Senate Majority Leader Harry Reid (D-Nev.) says he plans to move forward with anti-piracy legislation, but, like the White House, he's also looking for compromise.

On "Meet the Press," Reid told NBC's David Gregory, "This bill was reported out of committee unanimously in May, Democrats and Republicans. In recent weeks, organizations like Google and Facebook and others have said there are some problems this could create, and I think they're right. It could create some problems."

He said that he has talked with Senate Judiciary Committee chairman Patrick Leahy (D-Vt.), a key sponsor of the bill, and has written to the committee's ranking member, Sen. Chuck Grassley (R-Iowa), another co-sponsor, expressing concerns but also the view that "we need to have this a winner for everyone. Not just for the content people."

Reid noted that Sen. Dianne Feinstein (D-Calif.) is in the "eye of the storm," as she represents two centers of industry that are pitted against each other: Hollywood and Silicon Valley.

"We need to work on this," Reid said of the legislation. "I would hope that we would have a managers' amendment when we get back here in a week or 10 days. It is important that we do this on a fair basis and I am going to do everything I can to get that done."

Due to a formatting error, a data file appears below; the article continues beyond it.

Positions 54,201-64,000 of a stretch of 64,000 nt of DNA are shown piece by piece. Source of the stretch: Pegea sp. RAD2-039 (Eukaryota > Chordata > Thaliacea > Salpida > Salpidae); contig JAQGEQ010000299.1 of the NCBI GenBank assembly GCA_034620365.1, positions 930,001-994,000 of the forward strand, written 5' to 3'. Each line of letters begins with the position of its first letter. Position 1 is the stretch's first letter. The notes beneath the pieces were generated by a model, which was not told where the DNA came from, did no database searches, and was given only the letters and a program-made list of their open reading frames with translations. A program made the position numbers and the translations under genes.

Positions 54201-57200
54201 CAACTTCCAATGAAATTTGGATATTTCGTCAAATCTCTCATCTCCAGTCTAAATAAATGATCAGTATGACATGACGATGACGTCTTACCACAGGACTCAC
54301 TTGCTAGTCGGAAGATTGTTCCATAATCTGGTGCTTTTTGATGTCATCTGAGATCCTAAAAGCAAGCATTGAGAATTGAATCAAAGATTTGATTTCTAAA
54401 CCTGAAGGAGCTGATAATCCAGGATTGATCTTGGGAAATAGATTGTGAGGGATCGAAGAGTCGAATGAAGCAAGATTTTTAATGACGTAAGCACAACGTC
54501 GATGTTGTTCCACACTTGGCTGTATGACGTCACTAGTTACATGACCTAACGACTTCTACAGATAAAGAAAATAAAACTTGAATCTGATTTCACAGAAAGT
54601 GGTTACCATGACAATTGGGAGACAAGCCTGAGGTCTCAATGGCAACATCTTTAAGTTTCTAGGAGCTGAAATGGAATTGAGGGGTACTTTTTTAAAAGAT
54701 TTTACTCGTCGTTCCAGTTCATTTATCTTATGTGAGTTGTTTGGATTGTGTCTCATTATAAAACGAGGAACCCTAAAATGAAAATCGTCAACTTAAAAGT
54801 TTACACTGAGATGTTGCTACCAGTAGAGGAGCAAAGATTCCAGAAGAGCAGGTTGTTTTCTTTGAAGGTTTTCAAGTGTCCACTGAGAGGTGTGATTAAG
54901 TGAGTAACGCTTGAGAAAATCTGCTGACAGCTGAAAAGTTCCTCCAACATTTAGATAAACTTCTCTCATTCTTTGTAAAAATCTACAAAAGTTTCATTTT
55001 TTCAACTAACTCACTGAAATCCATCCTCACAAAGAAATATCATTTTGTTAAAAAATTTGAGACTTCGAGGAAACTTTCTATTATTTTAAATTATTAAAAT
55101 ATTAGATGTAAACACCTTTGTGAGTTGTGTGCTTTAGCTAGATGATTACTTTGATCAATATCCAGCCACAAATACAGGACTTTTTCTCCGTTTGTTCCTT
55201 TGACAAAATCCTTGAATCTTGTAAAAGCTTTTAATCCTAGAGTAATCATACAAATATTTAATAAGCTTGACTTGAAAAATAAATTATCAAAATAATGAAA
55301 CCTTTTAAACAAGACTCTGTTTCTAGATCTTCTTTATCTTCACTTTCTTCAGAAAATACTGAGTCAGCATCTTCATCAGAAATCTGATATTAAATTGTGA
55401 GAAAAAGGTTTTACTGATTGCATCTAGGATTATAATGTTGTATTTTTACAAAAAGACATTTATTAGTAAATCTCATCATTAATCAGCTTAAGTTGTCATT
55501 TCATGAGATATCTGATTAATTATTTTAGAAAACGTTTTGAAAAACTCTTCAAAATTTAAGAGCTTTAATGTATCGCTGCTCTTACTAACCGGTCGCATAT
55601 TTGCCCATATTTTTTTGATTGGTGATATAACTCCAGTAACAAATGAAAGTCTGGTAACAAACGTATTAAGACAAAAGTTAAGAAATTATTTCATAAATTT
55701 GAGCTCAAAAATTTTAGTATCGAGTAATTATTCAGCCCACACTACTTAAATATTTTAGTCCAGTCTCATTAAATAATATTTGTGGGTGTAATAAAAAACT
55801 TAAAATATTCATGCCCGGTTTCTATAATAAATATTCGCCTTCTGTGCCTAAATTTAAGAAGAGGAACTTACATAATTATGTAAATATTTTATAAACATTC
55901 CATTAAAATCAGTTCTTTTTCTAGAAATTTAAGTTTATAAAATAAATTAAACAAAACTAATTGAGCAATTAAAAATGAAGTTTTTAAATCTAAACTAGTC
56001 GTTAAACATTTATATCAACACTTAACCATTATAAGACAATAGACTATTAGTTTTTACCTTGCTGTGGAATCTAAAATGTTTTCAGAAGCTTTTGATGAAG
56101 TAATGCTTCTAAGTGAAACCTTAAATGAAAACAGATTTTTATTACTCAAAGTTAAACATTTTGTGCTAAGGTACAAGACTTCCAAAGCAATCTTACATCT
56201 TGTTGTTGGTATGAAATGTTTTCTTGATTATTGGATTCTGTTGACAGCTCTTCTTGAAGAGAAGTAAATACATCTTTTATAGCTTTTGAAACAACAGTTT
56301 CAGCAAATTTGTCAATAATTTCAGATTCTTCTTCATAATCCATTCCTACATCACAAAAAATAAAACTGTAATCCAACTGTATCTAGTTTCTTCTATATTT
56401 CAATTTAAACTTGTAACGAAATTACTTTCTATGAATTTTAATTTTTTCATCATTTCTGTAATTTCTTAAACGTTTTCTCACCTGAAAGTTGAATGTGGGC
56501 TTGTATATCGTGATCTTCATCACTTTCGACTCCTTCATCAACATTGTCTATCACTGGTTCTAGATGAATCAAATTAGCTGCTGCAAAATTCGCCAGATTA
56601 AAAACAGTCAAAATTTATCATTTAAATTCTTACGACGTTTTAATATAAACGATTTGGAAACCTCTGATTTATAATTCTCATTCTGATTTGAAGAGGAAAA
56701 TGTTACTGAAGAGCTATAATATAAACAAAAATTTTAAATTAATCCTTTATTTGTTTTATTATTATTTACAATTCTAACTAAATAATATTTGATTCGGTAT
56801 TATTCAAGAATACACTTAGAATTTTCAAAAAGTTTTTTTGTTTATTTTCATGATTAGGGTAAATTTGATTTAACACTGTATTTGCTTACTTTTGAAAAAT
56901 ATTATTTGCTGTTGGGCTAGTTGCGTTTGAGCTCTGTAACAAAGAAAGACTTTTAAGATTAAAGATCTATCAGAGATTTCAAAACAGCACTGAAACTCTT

Reid has scheduled a Jan. 24 cloture vote on the Senate version of the bill. But even before the White House announced criticisms of the bill on Saturday, Leahy had indicated that he was open to major changes, including studying one of the most controversial provisions to block domain names of sites that traffic in infringing content.

Just the fact that the legislation came up on "Meet the Press" is indication of how polarizing the issue has become.

The full interview is below.

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